Regulatory compliance is fundamentally important to Fintech companies, and can be a key competitive advantage, but navigating the relevant regulatory regimes is a significant headache for many. Most Fintech companies will have undertaken a detailed analysis of their business model against applicable financial regulation to fully understand what can be achieved without becoming a regulated entity, or, conversely, to help them seek appropriate licences or approvals. However attempts to map regulation can be complicated by the fact that it can be very hard to assess whether innovative new products fall within the regulatory regimes, and if they do, how the various requirements might apply. This problem is compounded for Fintechs scaling internationally, where different regulatory approaches in other jurisdictions can create additional hurdles (albeit the UK’s “Fintech Bridges” initiative is one example of attempts to mitigate such problems). Regulatory uncertainty makes business planning very difficult, and indeed the financial and compliance cost of regulation has been sufficient to see some new companies exit the market. A clear-sighted assessment of regulatory risk is fundamental to Fintech success.
Dealing with data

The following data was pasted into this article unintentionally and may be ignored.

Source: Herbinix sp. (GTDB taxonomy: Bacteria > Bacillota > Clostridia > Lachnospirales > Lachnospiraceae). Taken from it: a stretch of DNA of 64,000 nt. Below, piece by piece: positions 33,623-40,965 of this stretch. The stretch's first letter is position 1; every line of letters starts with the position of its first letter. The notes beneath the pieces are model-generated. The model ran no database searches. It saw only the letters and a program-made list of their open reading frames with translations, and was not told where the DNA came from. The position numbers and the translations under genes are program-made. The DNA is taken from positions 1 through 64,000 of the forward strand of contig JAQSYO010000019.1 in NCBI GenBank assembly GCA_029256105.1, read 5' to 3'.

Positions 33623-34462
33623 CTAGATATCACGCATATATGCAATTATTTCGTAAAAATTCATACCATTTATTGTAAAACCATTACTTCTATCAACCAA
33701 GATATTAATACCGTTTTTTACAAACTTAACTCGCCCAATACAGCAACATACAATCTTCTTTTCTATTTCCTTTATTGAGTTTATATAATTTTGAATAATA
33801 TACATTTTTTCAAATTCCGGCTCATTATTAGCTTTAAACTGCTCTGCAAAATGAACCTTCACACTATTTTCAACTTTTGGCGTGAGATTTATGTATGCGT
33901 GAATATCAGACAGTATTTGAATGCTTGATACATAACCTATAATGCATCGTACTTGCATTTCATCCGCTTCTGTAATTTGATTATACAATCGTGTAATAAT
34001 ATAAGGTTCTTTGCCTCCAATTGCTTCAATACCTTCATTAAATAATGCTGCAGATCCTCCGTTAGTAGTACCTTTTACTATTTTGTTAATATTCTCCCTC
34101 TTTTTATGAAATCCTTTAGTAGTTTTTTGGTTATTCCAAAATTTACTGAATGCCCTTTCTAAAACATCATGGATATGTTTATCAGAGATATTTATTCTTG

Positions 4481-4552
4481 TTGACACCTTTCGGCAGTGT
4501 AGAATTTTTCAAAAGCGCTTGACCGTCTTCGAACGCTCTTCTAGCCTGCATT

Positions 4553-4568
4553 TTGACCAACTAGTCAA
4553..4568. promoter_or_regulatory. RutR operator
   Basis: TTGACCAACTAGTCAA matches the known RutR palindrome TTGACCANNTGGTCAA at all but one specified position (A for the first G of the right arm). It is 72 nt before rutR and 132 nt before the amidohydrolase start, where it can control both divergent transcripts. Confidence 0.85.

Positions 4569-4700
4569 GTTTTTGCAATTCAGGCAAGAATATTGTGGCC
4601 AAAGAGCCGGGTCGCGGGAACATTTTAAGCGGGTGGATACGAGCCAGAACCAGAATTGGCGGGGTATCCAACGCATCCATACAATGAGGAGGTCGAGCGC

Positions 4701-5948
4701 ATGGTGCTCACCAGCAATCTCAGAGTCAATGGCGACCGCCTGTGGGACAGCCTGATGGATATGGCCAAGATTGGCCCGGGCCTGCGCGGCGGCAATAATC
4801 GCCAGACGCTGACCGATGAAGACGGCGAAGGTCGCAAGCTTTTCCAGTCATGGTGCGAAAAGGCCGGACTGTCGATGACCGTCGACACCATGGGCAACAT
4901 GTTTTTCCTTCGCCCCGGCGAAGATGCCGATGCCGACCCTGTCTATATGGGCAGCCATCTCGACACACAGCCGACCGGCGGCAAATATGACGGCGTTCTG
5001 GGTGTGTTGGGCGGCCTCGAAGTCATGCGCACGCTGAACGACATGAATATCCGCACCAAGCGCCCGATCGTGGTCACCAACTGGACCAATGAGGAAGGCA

Data is central to the business models of many Fintechs, whether they are focusing on retail or investment banking. Companies that are able to derive business insights from financial services data can spot and maximise new opportunities and reduce risk. Unlocking this value is however dependent on far more than clever algorithms and exponential processing power. It is also essential that companies in this space build and maintain the trust of consumers and other stakeholders. As a result, concepts of security and transparency are essential industry principles in the Fintech sector – for both reputational and compliance reasons. There is significant regulatory activity in this area. Aside from the obvious legislative changes affecting data handling and cybersecurity, such as the implementation of the new General Data Protection Regulation in Europe, a shift to open banking is a further complication on the data horizon. The new European Payment Services Directive (PSD2), the UK’s recent retail banking market investigation from the Competition and Markets Authority and the promotion of data sharing by the Monetary Authority of Singapore are all examples of how regulators across the globe are focusing on data as a way to bring change to the traditional vertically integrated banking model. Such changes require considerable sophistication from data owners and processors. In particular, there is a tension between the concept of open innovation as a route to bringing new players into the market, and the appetite for more control and ownership over data (as a valuable business asset). Intellectual property concerns, as well as privacy considerations, loom large here. The growth of new data handling models may also foster a “co-creation” environment in financial services where partnerships (e.g. JVs, strategic alliances etc.) might be the optimum way to bring diverse parties together.